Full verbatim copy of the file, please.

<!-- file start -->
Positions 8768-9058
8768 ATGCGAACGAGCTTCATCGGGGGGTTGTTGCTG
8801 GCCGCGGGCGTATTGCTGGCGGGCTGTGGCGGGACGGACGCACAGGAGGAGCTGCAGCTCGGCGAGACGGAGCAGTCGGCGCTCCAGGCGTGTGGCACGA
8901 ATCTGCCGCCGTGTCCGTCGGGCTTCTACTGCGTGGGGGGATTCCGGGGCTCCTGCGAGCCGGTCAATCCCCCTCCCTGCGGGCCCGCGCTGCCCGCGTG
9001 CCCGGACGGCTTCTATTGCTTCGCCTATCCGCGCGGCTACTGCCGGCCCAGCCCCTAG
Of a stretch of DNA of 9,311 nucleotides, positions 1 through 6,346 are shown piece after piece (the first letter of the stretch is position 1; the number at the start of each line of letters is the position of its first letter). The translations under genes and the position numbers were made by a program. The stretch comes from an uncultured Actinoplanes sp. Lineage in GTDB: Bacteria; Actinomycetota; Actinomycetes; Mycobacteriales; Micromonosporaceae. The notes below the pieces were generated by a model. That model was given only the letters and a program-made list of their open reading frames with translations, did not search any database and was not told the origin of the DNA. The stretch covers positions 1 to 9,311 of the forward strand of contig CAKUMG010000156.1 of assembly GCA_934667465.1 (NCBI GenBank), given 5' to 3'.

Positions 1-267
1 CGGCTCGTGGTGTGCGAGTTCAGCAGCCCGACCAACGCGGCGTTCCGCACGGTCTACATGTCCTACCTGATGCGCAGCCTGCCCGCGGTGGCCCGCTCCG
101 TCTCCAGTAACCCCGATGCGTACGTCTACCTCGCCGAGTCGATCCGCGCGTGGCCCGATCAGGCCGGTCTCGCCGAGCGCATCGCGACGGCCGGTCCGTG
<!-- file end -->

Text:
Positions 8768-9058
8768 ATGCGAACGAGCTTCATCGGGGGGTTGTTGCTG
8801 GCCGCGGGCGTATTGCTGGCGGGCTGTGGCGGGACGGACGCACAGGAGGAGCTGCAGCTCGGCGAGACGGAGCAGTCGGCGCTCCAGGCGTGTGGCACGA
8901 ATCTGCCGCCGTGTCCGTCGGGCTTCTACTGCGTGGGGGGATTCCGGGGCTCCTGCGAGCCGGTCAATCCCCCTCCCTGCGGGCCCGCGCTGCCCGCGTG
9001 CCCGGACGGCTTCTATTGCTTCGCCTATCCGCGCGGCTACTGCCGGCCCAGCCCCTAG
Of a stretch of DNA of 9,311 nucleotides, positions 1 through 6,346 are shown piece after piece (the first letter of the stretch is position 1; the number at the start of each line of letters is the position of its first letter). The translations under genes and the position numbers were made by a program. The stretch comes from an uncultured Actinoplanes sp. Lineage in GTDB: Bacteria; Actinomycetota; Actinomycetes; Mycobacteriales; Micromonosporaceae. The notes below the pieces were generated by a model. That model was given only the letters and a program-made list of their open reading frames with translations, did not search any database and was not told the origin of the DNA. The stretch covers positions 1 to 9,311 of the forward strand of contig CAKUMG010000156.1 of assembly GCA_934667465.1 (NCBI GenBank), given 5' to 3'.

Positions 1-267
1 CGGCTCGTGGTGTGCGAGTTCAGCAGCCCGACCAACGCGGCGTTCCGCACGGTCTACATGTCCTACCTGATGCGCAGCCTGCCCGCGGTGGCCCGCTCCG
101 TCTCCAGTAACCCCGATGCGTACGTCTACCTCGCCGAGTCGATCCGCGCGTGGCCCGATCAGGCCGGTCTCGCCGAGCGCATCGCGACGGCCGGTCCGTG